How to pay yourself in a tax efficient way as a company director using dividends
Posted on 9th December 2022
Being a company director is a lot of responsibility, especially if you have employees. You must ensure you’re completing your Company Tax Return accurately and on time so that your business pays the correct amount of tax. You need to register for PAYE for any salaried employees and pay any income tax and National Insurance deducted from their wages through the PAYE system to HMRC. You need to organise pension payments for your employees, along with any employer contributions that need to be made.
And, obviously, you also need to run your business effectively to maximise profitability. Of course, if you’re company is large enough, much of that can be delegated to a suitably qualified and experienced employee – or you can outsource it to a reliable accountancy company ;)
But, as a company director, how do you pay yourself?
You want to ensure your company is as profitable as possible and you want to pay your employees a fair wage. But you also need to earn a living and maximise your own income – otherwise, what is the point in running a business, right?
When it comes to being a company director and paying tax, it can be as simple or as complicated as you want it to be. It can be complicated and confusing because, as a company director, you could have a few sources of income. These different income sources would be subject to tax in different ways and at different rates, and you may need to register for Self-Assessment and/or pay yourself through the PAYE system too.
If you are a director of a small company or SME, you will most likely be a shareholder too – possibly even sole director and shareholder.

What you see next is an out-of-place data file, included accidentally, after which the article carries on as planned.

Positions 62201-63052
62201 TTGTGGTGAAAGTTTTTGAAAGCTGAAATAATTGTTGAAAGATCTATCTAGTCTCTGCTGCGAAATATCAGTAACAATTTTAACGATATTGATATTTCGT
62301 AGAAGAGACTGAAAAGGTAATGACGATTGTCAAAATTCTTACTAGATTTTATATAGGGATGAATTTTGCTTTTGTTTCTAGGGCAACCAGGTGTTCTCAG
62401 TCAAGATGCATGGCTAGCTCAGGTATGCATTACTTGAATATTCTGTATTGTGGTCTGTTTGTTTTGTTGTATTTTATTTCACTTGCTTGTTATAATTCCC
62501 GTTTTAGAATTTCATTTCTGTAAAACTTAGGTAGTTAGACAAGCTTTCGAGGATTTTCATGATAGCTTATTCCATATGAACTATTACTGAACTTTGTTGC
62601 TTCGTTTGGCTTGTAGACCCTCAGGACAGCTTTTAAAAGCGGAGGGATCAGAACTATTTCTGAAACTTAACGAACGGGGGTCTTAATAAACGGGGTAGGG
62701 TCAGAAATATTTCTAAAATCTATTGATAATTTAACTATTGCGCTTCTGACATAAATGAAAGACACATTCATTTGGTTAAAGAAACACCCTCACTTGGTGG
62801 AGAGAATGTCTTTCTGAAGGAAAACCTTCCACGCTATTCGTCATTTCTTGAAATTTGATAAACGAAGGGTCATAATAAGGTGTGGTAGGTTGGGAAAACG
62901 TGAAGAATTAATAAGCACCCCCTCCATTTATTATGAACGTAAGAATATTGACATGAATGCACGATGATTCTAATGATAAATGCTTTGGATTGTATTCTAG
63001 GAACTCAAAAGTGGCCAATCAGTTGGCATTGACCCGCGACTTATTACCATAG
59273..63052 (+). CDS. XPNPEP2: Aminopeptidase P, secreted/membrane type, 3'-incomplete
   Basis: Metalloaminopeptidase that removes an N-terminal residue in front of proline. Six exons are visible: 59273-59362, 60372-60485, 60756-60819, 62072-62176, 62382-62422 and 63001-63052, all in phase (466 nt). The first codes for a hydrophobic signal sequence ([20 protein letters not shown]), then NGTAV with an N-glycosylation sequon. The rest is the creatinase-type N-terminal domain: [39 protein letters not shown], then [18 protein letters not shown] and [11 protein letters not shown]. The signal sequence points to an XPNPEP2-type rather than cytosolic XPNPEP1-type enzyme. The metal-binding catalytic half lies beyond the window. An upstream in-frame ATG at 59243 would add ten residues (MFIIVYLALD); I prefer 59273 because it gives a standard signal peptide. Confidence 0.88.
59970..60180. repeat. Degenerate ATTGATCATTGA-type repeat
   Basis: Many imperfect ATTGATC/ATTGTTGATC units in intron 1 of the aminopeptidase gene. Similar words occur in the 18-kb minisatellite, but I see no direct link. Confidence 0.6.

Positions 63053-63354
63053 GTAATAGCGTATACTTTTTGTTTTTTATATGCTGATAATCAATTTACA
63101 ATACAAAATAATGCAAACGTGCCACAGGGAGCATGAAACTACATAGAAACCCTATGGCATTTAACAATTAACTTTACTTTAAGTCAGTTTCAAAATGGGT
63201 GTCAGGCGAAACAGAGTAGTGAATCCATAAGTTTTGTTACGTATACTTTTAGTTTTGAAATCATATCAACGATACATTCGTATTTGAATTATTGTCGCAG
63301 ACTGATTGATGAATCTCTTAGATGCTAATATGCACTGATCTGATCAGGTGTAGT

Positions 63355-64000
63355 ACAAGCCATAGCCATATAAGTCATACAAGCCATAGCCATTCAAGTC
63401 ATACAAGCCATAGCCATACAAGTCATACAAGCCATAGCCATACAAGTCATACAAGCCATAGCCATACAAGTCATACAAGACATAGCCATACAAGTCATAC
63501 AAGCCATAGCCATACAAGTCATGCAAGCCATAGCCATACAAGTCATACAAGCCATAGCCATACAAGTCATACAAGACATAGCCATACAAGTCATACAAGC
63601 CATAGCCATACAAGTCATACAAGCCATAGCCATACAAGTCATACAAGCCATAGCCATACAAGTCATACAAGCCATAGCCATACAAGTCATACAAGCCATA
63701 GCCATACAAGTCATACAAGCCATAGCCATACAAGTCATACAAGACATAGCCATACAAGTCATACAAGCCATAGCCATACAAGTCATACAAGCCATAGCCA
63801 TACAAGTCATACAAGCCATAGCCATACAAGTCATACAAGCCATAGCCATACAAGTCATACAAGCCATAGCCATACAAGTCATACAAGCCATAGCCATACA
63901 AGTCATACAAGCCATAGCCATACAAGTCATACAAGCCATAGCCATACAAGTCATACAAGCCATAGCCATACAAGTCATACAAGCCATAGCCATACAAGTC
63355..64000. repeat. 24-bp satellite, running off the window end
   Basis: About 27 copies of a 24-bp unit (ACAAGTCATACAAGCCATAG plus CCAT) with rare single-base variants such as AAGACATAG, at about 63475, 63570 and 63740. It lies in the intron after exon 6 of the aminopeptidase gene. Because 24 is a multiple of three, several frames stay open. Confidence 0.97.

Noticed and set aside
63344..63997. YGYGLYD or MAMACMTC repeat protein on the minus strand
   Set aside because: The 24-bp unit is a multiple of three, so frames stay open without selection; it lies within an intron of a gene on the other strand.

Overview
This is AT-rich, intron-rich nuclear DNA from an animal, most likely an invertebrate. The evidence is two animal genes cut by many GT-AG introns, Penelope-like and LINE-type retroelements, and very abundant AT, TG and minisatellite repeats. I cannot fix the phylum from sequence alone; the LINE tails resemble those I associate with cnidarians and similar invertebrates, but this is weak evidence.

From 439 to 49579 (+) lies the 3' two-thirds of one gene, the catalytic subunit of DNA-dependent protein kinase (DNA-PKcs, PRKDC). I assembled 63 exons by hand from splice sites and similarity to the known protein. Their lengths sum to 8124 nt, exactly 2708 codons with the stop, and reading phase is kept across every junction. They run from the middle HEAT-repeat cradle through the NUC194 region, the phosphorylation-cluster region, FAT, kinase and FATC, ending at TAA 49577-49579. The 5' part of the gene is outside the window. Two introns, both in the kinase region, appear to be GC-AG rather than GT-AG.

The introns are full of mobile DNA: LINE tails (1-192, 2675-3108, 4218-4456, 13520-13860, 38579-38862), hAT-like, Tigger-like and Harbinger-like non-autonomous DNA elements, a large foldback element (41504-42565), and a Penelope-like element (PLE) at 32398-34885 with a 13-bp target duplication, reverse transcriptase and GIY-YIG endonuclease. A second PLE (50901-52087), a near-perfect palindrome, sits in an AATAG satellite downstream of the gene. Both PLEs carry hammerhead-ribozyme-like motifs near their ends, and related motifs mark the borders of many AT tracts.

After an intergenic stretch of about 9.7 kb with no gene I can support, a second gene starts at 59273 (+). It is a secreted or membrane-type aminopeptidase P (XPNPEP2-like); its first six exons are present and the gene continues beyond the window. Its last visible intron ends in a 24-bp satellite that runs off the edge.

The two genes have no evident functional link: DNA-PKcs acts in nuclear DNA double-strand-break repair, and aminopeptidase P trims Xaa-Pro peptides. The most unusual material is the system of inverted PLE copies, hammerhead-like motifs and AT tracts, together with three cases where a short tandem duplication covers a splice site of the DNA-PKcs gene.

You could pay yourself a salary to ensure that you have a regular income coming in from the business, which would make it subject to PAYE if it was above the lower limit for earnings for National Insurance contributions. You would pay income tax and NI contributions on your earnings just like any other employee that is paid through the PAYE system. This would be the simplest way to pay yourself and, so long as the company makes enough money to meet its salary obligations, you have peace of mind knowing that you have the same amount coming in each month. You can always give yourself a pay rise in line with any increase in company profits each year too.
However, as a company director, you are considered an ‘office holder’ in your company, not a regular employee. Because you are an office holder, you are not subject to minimum wage regulations and don’t have to take a salary, although many directors do as it guarantees a regular source of income.
As a director and a shareholder, you could also pay yourself in dividends.
Dividends are payments made to shareholders from the after-tax profits of a company. Because the company has already paid tax on them, dividends are taxed at a lower rate than a regular PAYE salary.
As with anyone earning an income in the UK, you are given a Personal Allowance of £12,570. This means you can earn up to £12,570 per annum before you need to start paying Income Tax on your earnings.
Dividends come with a tax-free Dividends Allowance of up to £2,000, which is in addition to your Personal Allowance.
Once you have used up both your Personal Allowance and your Dividends Allowance, the rate of tax you will need to pay depends on the source of your income.